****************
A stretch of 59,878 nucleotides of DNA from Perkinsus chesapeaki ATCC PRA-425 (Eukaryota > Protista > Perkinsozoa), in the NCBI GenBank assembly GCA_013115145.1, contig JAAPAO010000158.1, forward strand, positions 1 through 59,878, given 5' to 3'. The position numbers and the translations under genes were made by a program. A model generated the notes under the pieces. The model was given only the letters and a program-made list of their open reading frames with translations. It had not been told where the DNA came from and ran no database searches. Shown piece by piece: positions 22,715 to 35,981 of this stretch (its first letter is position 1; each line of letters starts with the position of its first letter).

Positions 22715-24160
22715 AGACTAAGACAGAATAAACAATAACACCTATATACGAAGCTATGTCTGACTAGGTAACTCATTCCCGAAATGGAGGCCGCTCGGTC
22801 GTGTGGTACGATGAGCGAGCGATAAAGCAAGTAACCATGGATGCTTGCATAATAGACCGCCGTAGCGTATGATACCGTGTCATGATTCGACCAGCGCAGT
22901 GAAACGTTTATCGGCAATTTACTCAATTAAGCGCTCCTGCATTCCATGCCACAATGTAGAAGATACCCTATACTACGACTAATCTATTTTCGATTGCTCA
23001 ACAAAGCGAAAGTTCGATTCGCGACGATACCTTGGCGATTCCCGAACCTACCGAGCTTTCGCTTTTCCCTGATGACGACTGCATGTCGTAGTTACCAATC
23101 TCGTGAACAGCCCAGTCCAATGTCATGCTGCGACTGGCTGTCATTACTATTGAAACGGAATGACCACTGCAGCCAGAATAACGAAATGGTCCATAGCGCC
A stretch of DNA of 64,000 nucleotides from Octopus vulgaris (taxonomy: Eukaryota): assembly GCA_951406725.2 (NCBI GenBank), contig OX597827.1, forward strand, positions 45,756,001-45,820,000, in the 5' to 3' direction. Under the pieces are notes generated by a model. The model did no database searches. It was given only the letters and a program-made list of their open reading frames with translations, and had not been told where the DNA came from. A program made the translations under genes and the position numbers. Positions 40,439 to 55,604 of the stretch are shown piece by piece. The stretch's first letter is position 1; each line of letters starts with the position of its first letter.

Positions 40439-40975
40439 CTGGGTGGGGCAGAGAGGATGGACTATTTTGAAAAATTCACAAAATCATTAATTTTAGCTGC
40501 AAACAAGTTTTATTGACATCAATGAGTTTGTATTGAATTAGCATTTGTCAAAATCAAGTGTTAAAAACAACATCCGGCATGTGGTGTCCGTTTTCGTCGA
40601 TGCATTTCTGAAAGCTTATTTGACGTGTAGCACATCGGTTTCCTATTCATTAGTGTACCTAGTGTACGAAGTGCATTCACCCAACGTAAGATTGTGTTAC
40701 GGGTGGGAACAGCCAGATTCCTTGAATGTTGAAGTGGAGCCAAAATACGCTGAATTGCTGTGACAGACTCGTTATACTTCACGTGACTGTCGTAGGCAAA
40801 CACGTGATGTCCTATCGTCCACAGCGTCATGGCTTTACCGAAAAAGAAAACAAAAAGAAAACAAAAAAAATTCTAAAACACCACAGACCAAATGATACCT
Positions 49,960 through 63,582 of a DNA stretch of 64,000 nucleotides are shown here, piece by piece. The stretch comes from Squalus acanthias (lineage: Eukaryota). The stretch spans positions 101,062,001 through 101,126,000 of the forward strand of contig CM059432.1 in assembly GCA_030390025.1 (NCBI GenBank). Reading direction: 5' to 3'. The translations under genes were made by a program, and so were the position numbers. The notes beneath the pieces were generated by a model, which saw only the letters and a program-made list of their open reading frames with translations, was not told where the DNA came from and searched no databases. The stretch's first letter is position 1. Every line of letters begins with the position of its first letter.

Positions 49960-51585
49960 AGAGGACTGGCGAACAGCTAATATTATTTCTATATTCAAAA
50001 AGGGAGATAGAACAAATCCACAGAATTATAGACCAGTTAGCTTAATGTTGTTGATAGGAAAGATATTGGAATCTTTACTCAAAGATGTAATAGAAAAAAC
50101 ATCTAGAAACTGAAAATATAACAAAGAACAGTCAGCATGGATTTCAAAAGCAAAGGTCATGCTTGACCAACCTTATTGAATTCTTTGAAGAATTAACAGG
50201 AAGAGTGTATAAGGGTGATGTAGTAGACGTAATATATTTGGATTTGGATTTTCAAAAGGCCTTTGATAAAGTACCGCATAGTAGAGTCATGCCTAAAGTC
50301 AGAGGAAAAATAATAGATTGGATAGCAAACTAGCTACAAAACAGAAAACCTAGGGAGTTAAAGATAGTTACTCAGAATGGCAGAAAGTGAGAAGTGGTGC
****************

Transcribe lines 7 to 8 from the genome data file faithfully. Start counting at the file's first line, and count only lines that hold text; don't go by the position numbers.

23101 TCGTGAACAGCCCAGTCCAATGTCATGCTGCGACTGGCTGTCATTACTATTGAAACGGAATGACCACTGCAGCCAGAATAACGAAATGGTCCATAGCGCC
A stretch of DNA of 64,000 nucleotides from Octopus vulgaris (taxonomy: Eukaryota): assembly GCA_951406725.2 (NCBI GenBank), contig OX597827.1, forward strand, positions 45,756,001-45,820,000, in the 5' to 3' direction. Under the pieces are notes generated by a model. The model did no database searches. It was given only the letters and a program-made list of their open reading frames with translations, and had not been told where the DNA came from. A program made the translations under genes and the position numbers. Positions 40,439 to 55,604 of the stretch are shown piece by piece. The stretch's first letter is position 1; each line of letters starts with the position of its first letter.